Saturday, January 22, 2011
Japan's largest rocket successfully carried into earth orbit today their second supply ship loaded with supplies bound for the International Space Station.
The 33-foot long supply craft, also known as the KOUNOTORI 2, is an improved version of the first supply craft launched in 2009 to allow for more cargo.
KOUNOTORI was selected as the name in a contest held by Japan's space agency JAXA, and means "White Stork" in the native language.
On board the supply craft is 9,000 pounds of research equipment, computers, spacewalking equipment and personal gear for the crew.
One of the partners of the space station, the pride of Japan and their space future rode on today's launch.
"Even under the pressure of budget restrictions", HTV Project manager Yoshihiko Torano said prior to launch day, "no failure or excuse is acceptable."
The second flight of the HII-B rocket launched on time at 12:37:57 a.m. EST (2:37 pm local time) from the Tanegashima Space Center, located on the southern tip of Japan.
As the white rocket launched using a cryogenic fueled main stage with a core engine and four strap on solid fueled boosters, it soared into several wind gusts prior to pushing into supersonic speeds.
At lift-off, the space station soared 224 miles high above the equator over the central Atlantic Ocean, while two of the outpost's six crew members stayed up several hours past their bed time to watch the lift-off.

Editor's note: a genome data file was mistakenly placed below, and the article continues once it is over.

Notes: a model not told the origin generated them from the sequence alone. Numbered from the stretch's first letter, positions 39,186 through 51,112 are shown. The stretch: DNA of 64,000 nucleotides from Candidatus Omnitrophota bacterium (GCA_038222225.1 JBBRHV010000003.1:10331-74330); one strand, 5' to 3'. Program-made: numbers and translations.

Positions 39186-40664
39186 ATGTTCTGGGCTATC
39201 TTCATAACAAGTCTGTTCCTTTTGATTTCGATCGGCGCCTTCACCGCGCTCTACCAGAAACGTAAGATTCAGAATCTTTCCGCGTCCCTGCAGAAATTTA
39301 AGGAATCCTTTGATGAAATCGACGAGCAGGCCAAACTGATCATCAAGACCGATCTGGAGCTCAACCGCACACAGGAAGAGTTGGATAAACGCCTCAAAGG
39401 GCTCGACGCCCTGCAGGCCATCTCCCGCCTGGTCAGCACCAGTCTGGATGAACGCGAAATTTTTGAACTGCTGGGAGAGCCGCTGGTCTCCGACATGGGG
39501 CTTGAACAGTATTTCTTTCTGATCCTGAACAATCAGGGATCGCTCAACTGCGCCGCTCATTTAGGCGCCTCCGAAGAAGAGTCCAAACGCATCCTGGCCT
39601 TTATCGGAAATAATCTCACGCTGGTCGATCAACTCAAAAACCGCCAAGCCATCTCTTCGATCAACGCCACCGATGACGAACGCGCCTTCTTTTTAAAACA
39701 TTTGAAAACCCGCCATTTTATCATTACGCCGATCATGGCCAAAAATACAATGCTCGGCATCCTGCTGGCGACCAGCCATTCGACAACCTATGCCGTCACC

Station crew members Cady Coleman and Paolo Nespoli watched from the Destiny module the launch live over an Internet feed.
As the rocket tracked southeast from the island nation toward an orbital inclination of 51.65 degrees, the four boosters separated just over two minutes into the flight.
At 12:53:08 a.m., the new supply craft broke free from it's booster and was alone to soar upon the ocean of space and toward it's port-of-call.
It will be Coleman and Nespoli who on Thursday will snare the White Stork with the station's robotic arm and ease it to a docking to the earth facing side of the Harmony module at around 7:42 a.m.
Once the craft docks, sixteen bolts will be driven to secure the cylindrical module to the outpost.
Hours following the berthing of the new Japanese supply craft, Russia will launch their own resupply craft, Progress M-09M to begin a two day orbital trip to station.
One day after Progress' docking to the Russian Pirs module on Jan. 29, the KOUNOTORI 2 will be moved several meters away to the zenith port on Harmony.
Station commander Scott Kelly and Russian flight engineers Dmitry Kondratyev, Alexander Kaleri and Oleg Skripochka round out the space station's Expedition 26 crew of six.
Japan became the fourth country in 2009 to have the ability to launch an unmanned craft to the station loaded with fresh supplies.